University of Pittsburgh Department of Biological Sciences Presents:
Friday Noon Seminar Series 2017-2018
Graduate Student: Yang Liu
Changes to a Hox gene and its downstream regulatory network drive microevolution
A major objective of evolutionary biology is to derive a realistic understanding of how traits arose in the distant past through the genetic examination of recent phenotypic change. Hox genes play highly conserved roles in the organization of animal body plans, yet it has been difficult to measure their relative contribution to the evolution of body plan phenotypes. Here, we describe how mutations in a Hox gene and its downstream network generated differences in abdominal pigmentation between Drosophila yakuba and D. santomea. In D. santomea, regulatory mutations in the Hox gene Abd-B shifted its expression along the body axis. In parallel, regulatory changes at pdm3, encoding a pigment-repressing transcription factor, temporally extended its expression during pupal development. In two pigment-producing enzymes, we attribute the loss of yellow primarily to upstream changes, while the gain of ebony resulted from a transposon insertion that disabled a silencer element. We have confirmed the contributions of these loci by CRISPR-Cas9 induced mutations in hybrid animals. Our results highlight how the dissection of a microevolutionary trait regulated by these body plan genes uncovers a much more complex genetic composition of Hox genes and their downstream networks. Thus, by extension we envision that our findings set a precedent for anticipating such complexity when small changes are compounded over hundreds of millions of years.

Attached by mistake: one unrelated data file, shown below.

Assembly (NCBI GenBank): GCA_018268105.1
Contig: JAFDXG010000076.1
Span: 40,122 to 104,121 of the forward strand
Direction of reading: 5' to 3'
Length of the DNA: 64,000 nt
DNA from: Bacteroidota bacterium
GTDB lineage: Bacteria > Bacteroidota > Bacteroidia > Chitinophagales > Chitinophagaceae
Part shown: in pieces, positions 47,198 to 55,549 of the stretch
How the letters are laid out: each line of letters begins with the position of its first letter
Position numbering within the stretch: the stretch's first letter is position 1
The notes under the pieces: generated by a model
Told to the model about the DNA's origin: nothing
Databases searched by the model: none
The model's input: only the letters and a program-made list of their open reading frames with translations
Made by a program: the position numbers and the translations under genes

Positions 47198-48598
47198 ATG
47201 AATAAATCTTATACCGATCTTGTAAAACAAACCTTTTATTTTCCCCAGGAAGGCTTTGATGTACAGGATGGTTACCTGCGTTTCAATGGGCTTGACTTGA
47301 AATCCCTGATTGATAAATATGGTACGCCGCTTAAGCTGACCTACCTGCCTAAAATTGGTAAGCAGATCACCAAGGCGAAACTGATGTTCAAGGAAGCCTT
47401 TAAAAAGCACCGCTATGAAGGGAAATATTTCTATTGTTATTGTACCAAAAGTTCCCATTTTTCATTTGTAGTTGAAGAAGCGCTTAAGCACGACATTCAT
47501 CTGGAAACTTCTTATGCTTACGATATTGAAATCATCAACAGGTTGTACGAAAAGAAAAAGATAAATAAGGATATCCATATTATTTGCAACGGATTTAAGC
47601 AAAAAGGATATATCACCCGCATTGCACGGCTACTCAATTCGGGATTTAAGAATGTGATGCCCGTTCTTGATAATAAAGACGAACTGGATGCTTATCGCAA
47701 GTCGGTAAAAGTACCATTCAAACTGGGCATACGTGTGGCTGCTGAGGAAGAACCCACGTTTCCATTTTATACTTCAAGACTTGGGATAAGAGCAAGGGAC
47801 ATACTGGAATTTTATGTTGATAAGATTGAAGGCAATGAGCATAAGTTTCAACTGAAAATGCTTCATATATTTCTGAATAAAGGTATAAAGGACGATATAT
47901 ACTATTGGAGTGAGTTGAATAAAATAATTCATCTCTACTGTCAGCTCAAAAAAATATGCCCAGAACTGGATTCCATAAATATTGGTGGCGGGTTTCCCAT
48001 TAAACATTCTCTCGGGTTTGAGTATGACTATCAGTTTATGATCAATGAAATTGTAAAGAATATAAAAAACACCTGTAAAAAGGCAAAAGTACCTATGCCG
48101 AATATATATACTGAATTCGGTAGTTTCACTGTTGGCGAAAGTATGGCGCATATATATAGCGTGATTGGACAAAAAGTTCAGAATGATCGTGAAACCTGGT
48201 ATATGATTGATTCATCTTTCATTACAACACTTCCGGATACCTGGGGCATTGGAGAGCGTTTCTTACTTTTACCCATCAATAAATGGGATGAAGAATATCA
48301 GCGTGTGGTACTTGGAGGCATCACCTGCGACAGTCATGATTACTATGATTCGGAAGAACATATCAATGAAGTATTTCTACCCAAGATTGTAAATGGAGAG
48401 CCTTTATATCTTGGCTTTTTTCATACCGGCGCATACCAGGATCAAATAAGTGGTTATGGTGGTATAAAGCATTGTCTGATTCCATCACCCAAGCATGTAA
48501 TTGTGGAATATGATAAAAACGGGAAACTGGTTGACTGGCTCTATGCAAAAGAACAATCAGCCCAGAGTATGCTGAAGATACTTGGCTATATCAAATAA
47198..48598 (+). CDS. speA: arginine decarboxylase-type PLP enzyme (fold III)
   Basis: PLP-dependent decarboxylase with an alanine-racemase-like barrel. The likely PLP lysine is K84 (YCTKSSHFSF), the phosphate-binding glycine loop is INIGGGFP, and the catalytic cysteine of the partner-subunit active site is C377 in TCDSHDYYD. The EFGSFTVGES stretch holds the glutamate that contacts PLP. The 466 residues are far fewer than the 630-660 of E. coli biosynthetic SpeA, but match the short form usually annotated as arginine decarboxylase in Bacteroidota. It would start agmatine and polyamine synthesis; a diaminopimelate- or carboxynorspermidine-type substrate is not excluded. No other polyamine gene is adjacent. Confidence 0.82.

Friday, April 6, 2018
A219B Langley Hall
12:00 PM Seminar